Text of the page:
Everything You Need to Know About Afrikaans

Even if you’ve never heard about Afrikaans, you might have guessed that it’s a South African language. However, as with most languages, there’s much more to Afrikaans than meets the eye.

Afrikaans was born in Africa from its parent language — Dutch —, but nowadays it’s spoken in places such as Namibia, Botswana, and even in Australia and New Zealand.

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Map of the number of speakers of Afrikaans across the world via Wikipedia.

This language, which was once pejoratively described as “kitchen Dutch”, has developed into a distinct and fascinating language spoken by almost 18 million people.

 

Where did the Afrikaans Language Come From?

 

Brought into South Africa by Dutch settlers in the 17th century, Afrikaans gradually started to develop distinguishing traits in the course of the 18th century. It is the youngest of the West Germanic languages, and one of the last languages in the world to obtain official status.

The Afrikaans language, then, is the offspring of Dutch, once deemed as a mere dialect, then recognized as a language in its own right. Still, being Dutch’s youngest daughter, Afrikaans presents an undeniable resemblance to its parent language, especially in writing. Let’s take a look at a few examples.

 

English:       I love languages.

Dutch:         Ik hou van talen

Afrikaans:   Ek hou van tale

 

English:       Her hair is blonde

Dutch:          Haar haar is blond

Afrikaaans:  Haar hare is blond

 

English:       I’m a bit hungry

Dutch:         Ik heb een beetje honger

Afrikaans:    Ek is ‘n bietjie honger

 

English:       Where do you live?

Dutch:         Waar woon je?

Afrikaans:    Waar woon jy?

 

Have you noticed that in some cases it’s harder to spot the differences than to find the similarities? That’s how close these two languages are.

If we want to find major differences between them, we’ll have to analyze their grammar structure and spelling rules. Afrikaans, for example, has more regularity than Dutch, which has more exceptions for every rule.

However, as you can imagine based on the examples above, the similarities between Dutch and Afrikaans are more than enough to make the two languages mutually intelligible. For example, if you find yourself in Namibia and you need directions, you can say “Hoe kan ik naar de luchthaven komen?” (“How can I get to the airport?” in Dutch) and safely expect that Afrikaans speakers will understand.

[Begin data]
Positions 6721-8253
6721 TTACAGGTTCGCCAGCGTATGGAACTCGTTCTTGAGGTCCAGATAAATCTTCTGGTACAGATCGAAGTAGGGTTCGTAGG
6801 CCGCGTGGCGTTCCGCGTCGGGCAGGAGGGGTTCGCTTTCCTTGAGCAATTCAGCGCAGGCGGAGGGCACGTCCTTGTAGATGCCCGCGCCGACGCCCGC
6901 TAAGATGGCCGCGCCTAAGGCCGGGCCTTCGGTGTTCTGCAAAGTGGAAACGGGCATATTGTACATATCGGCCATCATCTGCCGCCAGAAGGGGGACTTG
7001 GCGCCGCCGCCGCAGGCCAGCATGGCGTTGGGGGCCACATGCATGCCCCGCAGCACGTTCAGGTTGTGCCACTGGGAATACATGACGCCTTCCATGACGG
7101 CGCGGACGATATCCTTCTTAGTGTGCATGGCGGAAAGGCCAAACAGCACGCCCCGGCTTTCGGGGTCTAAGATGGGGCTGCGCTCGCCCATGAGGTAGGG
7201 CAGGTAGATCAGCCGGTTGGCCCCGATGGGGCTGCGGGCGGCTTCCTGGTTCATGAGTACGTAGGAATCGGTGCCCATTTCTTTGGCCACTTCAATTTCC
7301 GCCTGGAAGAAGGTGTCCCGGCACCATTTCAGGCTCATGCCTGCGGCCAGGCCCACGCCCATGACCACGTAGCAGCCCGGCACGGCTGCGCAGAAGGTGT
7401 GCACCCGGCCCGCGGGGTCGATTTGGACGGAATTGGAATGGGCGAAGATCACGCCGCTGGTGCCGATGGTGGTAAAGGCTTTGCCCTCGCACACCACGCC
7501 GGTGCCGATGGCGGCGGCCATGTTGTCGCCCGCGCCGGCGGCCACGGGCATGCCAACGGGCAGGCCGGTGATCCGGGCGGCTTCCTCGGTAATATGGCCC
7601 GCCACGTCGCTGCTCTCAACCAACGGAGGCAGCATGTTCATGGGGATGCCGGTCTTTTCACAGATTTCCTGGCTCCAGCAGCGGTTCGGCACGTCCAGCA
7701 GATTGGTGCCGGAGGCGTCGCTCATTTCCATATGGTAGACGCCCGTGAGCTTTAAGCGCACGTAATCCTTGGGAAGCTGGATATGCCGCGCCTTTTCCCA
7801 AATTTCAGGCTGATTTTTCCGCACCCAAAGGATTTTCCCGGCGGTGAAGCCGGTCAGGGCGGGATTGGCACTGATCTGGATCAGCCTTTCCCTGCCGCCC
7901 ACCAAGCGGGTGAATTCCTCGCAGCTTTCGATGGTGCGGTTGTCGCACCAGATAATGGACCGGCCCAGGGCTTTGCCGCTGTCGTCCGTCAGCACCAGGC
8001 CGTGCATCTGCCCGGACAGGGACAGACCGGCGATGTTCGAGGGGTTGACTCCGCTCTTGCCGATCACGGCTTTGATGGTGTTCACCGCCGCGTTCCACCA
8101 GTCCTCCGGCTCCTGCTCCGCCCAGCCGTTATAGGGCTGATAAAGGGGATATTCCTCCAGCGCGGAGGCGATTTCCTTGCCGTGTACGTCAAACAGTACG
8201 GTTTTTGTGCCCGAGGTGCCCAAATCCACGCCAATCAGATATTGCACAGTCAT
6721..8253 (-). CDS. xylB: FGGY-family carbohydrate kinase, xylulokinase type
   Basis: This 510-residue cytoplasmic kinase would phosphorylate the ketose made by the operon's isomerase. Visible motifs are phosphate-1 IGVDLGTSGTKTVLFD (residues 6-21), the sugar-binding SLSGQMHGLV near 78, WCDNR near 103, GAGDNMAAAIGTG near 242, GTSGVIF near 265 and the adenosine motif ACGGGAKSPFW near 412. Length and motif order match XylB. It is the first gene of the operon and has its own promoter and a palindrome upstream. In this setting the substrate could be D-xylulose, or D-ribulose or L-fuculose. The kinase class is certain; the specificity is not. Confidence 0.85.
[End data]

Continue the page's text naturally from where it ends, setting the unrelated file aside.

After all, look at how similar this phrase looks in both languages:

Dutch:        Hoe kan ik naar de luchthaven komen?

Afrikaans:  Hoe kan ek na die lughawe kom?

 

A Short History of Afrikaans

 

So how did the Afrikaans language come of age and gain its current status? For most linguists, Afrikaans was not born as a dialect but as a creole, i.e., as a mother tongue developed from the contact of a European language with a local (usually African) language.

What languages were in the mix? On one hand, Afrikaans used a simplified version of Dutch and added elements of Portuguese and French. On the other hand, indigenous languages such as Khoisan and Bantu, as well as languages spoken by Asian slaves, like Malay, added their own influence.

It is fair to say, then, that the Afrikaans language is a byproduct of colonialism, a simplified form of 17th century Dutch brought into South Africa by Dutch settlers who were forced to communicate with the Indigenous people.

This contact language, which initially elicited snobbish judgments, gained a reputation throughout the 18th century as it started to appear in official newspapers and even in literature. At the same time, Afrikaans was also taught in Muslim schools, becoming a rare historic example of a Germanic language being written in Arabic script.

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Geographical distribution of Afrikaans in South Africa via Wikipedia.

Nowadays, Afrikaans is considered one of the standard languages both in education and public life in South Africa together with English and nine other languages.

In fact, its status as a standalone language is so solid that it has its own local varieties, among them a secret prison dialect that is a mix of elements from Afrikaans and Zulu.

However, because Afrikaans has long been highly standardized, these local varieties are all perfectly intelligible and not particularly different from one another.

 

Where Can I Hear Afrikaans Today?

 

Being an official language spoken natively by about 7 million people, it’s shouldn’t be hard for language-lovers to find people who speak Afrikaans.

In fact, out of all the languages spoken in Africa, Afrikaans is the most geographically dispersed, meaning that you can find Afrikaans speakers almost everywhere you go. In the American movie industry, for example, you can find A-list celebrities like Charlize Theron who speak it fluently.

It’s no wonder, then, that the Afrikaans language has made it into Hollywood and that, nowadays, you can find many movies on Netflix which are totally or partially spoken in Afrikaans. (The short film Baxu and the Giants is our top recommendation!)

Are you thinking about learning Afrikaans? Then you might want to check our online courses taught by native Afrikaans tutors. No matter what your current level is, they will make sure that you get a personalized learning experience specially designed to suit your needs and preferences. Reach out to us now and we’ll get back to you right away so you can start immersing yourself in this wonderful language as soon as possible.